Comments: 10
Abandoned by user 8 years ago
I started Clouds of Witness last night.

Have you seen the Mobil Mystery theater productions that aired several years ago?
Don't think I've seen those. I enjoyed the BBC productions in the late 1980s.

The opening chapters of Clouds of Witness are on the Kindle edition of Whose Body.
I like the ones made in the late 80s. The ones from the 70s are hit or miss for me.
Abandoned by user 8 years ago
I think those are probably the ones I'm thinking of - when I watched them the intro was for mobil masterpiece mystery theater with Diana Riggs as the host.
Ian Carmichael played Lord Peter in the early 70s, and Edward Petherbridge in the 80s, when they did Strong Poison/Have His Carcase/Gaudy Night (Harriet Walter was Harriet). Forget which stories they did in the 70s, but I don't think they did Whose Body either time.
No -- Ian Carmichael explained in an interview that is included (in several installments) on the DVDs of the movies they made with him in the 1970s that the producer decided they wouldn't actually lose much character development by skipping "Whose Body?" and by instead introducing Lord Peter, Bunter and the rest of the gang with "Clouds of Witness." However, Carmichael apparently had to break it to them that there really is an ongoing backstory, so it would make absolutely no sense not doing them in order (and fortunately they ended up listening to him for the most part, even if Helen, Lord Peter's sister in law, is not played by the same actress in "Clouds of Witness" and "Murder Must Advertise"). All told, the Ian Carmichael adaptations include most of the "non-Harriet" (Lord Peter solo) novels, except for "Unnatural Death" and, well, "Whose Body?".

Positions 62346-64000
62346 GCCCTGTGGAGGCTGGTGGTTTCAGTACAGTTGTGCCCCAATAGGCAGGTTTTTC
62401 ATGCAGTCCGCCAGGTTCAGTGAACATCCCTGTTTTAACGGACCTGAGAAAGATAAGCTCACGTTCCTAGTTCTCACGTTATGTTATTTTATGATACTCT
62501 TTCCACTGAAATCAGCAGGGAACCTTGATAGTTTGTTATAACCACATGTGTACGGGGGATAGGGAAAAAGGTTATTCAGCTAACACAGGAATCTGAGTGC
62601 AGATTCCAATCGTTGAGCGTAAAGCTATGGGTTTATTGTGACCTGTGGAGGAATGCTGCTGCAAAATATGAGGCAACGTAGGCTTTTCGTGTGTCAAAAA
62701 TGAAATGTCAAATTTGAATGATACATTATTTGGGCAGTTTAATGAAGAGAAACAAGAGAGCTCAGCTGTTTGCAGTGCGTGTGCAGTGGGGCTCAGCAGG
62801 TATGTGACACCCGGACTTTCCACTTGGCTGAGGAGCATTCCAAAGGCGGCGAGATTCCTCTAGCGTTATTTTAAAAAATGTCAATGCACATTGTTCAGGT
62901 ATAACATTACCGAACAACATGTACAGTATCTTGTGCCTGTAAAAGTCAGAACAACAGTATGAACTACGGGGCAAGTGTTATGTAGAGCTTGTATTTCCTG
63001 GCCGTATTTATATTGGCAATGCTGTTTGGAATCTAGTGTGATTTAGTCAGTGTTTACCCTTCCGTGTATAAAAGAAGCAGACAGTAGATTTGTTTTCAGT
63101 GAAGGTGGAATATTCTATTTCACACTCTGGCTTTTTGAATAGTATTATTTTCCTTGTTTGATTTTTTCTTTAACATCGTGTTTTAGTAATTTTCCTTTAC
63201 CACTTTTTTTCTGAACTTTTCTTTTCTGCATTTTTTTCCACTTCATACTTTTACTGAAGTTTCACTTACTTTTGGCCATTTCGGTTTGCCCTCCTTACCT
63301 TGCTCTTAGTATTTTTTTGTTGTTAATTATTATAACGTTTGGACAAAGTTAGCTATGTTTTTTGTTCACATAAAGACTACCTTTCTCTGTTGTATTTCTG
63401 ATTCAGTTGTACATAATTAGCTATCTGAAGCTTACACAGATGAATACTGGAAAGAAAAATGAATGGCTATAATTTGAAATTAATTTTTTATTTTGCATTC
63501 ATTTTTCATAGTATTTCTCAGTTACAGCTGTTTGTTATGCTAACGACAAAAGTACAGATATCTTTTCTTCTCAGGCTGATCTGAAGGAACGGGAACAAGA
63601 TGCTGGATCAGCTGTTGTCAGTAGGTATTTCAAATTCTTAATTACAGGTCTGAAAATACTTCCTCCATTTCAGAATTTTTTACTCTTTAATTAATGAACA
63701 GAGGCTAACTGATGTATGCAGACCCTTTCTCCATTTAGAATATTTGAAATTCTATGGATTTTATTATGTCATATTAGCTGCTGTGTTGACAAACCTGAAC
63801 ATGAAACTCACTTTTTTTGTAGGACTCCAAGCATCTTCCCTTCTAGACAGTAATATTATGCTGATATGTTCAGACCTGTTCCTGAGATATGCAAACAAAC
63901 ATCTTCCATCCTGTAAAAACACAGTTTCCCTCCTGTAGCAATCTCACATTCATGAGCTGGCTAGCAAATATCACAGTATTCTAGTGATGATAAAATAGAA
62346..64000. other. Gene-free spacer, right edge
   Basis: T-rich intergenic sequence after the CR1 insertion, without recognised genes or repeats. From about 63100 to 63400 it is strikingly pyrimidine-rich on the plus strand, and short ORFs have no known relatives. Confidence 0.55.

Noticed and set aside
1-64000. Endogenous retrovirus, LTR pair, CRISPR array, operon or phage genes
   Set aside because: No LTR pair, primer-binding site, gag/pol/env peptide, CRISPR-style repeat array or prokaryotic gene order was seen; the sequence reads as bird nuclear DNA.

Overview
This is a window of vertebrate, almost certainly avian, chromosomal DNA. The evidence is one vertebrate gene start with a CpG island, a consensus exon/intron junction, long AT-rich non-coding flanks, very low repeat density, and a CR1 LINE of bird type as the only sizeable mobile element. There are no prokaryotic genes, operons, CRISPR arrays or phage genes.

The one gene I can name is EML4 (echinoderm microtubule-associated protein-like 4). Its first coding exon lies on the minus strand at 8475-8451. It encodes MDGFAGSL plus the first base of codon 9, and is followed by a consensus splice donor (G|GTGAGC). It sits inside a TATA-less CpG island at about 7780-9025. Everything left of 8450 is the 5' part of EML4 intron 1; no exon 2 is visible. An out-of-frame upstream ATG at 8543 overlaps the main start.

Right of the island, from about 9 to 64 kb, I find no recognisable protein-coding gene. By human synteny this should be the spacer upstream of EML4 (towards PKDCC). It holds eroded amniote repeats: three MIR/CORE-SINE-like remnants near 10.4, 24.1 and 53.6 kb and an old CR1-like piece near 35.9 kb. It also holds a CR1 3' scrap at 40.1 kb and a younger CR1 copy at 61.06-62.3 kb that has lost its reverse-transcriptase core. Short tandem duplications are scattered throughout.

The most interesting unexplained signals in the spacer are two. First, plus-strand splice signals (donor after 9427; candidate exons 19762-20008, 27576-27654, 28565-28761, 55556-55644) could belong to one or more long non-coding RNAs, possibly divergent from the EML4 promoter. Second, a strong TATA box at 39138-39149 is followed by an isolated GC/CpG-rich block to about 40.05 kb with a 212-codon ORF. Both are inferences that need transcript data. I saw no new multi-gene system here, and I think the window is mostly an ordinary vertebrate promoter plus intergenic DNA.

Apparently when they did the 3 first "Peter & Harriet" books with Edward Petherbridge and Harriet Walter in the 1980s, they also wanted to do the 4th one, "Busman's Honeymoon," but found that the film studio that had made a movie (loosely) based on the book in the 1940s still owned the rights and wasn't willing to release them, so "Gaudy Night" was the last one they could do.

I love both series, though obviously they're different in style ... both in their own ways are fairly scrupulous in staying true to the books, though, and have great casts and just overall great production values (including lots of original settings, with beautiful views of Oxford, Cornwall, Yorkshire, Scotland and the Fens for the non-London books).
I saw Harriet Walter play Kate in The Taming of the Shrew at the RSC in Stratford. She is a marvellous actress.
Agreed -- and that sounds like a great theatre experience! (Perfect casting, for one thing ...)
I've seen her in several things on TV, and she's always excellent.
Yes, she is. And though she does the "toxic bitch" thing really well, I just love her being cast as Harriet Vane in part because that's NOT entirely this kind of persona. (Harriet certainly doesn't mince words -- nor did Ms. Sayers herself -- but even Lord Peter's love wouldn't have survived a downright toxic personality ...) I think seeing Ms. Walter being cast as a weak, insecure woman would take some getting used to, though.